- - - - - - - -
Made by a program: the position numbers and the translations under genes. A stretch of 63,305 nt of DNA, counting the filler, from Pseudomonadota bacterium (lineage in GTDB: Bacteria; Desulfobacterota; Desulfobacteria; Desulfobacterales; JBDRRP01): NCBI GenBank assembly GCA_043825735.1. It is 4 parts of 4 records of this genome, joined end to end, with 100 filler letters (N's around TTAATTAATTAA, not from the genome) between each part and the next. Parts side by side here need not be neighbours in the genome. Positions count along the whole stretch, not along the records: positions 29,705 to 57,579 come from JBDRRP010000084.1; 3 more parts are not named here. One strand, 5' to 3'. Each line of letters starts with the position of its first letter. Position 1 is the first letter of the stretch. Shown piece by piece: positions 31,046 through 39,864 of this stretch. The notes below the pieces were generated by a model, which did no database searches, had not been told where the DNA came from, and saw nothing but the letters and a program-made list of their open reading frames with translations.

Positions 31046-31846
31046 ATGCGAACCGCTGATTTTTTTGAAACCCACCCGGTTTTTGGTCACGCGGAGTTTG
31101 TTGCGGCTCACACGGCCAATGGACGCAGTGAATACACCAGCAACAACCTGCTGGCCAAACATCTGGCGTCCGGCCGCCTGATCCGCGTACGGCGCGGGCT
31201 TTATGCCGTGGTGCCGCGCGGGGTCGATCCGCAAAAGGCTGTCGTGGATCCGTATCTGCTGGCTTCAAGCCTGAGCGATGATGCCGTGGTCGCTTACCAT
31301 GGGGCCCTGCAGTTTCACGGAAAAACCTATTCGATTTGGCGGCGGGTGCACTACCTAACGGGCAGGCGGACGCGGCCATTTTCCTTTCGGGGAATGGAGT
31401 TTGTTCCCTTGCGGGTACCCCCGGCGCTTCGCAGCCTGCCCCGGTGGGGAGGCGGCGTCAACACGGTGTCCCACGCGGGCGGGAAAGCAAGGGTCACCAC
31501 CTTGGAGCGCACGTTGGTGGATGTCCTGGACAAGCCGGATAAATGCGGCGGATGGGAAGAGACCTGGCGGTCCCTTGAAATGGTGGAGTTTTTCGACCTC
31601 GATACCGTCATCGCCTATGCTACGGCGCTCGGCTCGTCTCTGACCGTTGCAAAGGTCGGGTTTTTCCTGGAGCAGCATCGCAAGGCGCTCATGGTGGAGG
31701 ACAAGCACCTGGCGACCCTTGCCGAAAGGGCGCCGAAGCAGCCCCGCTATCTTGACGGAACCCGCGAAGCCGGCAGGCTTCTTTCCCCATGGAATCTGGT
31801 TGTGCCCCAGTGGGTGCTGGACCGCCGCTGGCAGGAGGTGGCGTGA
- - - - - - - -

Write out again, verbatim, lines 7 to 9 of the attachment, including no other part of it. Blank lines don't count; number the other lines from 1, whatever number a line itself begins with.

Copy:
31401 TTGTTCCCTTGCGGGTACCCCCGGCGCTTCGCAGCCTGCCCCGGTGGGGAGGCGGCGTCAACACGGTGTCCCACGCGGGCGGGAAAGCAAGGGTCACCAC
31501 CTTGGAGCGCACGTTGGTGGATGTCCTGGACAAGCCGGATAAATGCGGCGGATGGGAAGAGACCTGGCGGTCCCTTGAAATGGTGGAGTTTTTCGACCTC
31601 GATACCGTCATCGCCTATGCTACGGCGCTCGGCTCGTCTCTGACCGTTGCAAAGGTCGGGTTTTTCCTGGAGCAGCATCGCAAGGCGCTCATGGTGGAGG